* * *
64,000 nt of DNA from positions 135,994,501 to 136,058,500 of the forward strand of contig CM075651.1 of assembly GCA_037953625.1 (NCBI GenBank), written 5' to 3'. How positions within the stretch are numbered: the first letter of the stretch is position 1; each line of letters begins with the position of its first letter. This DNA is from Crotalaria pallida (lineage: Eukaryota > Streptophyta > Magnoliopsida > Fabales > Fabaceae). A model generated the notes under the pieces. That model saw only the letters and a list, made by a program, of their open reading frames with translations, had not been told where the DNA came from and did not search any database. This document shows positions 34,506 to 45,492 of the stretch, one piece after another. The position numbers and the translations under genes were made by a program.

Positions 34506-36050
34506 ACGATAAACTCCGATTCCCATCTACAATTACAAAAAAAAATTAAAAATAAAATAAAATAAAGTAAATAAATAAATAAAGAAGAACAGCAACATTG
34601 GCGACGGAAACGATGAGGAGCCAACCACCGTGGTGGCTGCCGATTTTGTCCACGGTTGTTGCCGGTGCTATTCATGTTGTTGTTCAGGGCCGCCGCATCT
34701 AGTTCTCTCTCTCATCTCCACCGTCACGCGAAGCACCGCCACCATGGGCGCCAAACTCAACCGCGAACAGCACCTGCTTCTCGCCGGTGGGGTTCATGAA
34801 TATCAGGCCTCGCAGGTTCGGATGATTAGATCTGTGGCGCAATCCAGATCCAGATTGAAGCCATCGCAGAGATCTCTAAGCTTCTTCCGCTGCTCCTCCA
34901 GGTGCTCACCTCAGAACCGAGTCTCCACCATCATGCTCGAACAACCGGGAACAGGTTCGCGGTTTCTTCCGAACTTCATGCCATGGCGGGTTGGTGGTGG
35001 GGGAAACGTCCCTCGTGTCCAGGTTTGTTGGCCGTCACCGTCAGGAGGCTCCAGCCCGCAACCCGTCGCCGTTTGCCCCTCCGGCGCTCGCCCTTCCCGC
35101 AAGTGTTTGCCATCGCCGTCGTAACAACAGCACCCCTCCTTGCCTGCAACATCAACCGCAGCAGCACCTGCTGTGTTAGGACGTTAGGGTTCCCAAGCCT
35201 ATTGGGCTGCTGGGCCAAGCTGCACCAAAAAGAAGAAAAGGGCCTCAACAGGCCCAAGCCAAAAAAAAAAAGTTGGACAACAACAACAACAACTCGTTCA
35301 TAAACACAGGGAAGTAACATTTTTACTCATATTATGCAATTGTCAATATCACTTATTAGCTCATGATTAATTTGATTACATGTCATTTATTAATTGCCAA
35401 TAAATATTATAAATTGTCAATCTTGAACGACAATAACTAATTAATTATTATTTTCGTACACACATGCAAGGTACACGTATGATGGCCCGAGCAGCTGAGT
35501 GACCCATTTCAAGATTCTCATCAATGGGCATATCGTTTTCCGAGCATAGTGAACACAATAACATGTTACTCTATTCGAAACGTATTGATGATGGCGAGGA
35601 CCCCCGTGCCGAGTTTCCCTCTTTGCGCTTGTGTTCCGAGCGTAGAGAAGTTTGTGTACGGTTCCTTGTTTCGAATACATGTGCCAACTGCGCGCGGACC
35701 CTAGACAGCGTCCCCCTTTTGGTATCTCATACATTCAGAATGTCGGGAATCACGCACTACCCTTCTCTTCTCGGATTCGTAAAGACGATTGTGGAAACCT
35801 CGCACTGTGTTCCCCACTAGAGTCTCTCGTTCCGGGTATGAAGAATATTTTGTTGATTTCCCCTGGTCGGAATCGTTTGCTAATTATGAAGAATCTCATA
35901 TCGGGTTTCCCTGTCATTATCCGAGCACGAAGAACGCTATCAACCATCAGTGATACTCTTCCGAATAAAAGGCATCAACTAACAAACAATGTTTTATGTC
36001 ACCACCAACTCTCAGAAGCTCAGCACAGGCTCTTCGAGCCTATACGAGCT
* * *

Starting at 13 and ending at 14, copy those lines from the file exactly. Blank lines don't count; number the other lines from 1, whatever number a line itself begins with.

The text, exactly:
35501 GACCCATTTCAAGATTCTCATCAATGGGCATATCGTTTTCCGAGCATAGTGAACACAATAACATGTTACTCTATTCGAAACGTATTGATGATGGCGAGGA
35601 CCCCCGTGCCGAGTTTCCCTCTTTGCGCTTGTGTTCCGAGCGTAGAGAAGTTTGTGTACGGTTCCTTGTTTCGAATACATGTGCCAACTGCGCGCGGACC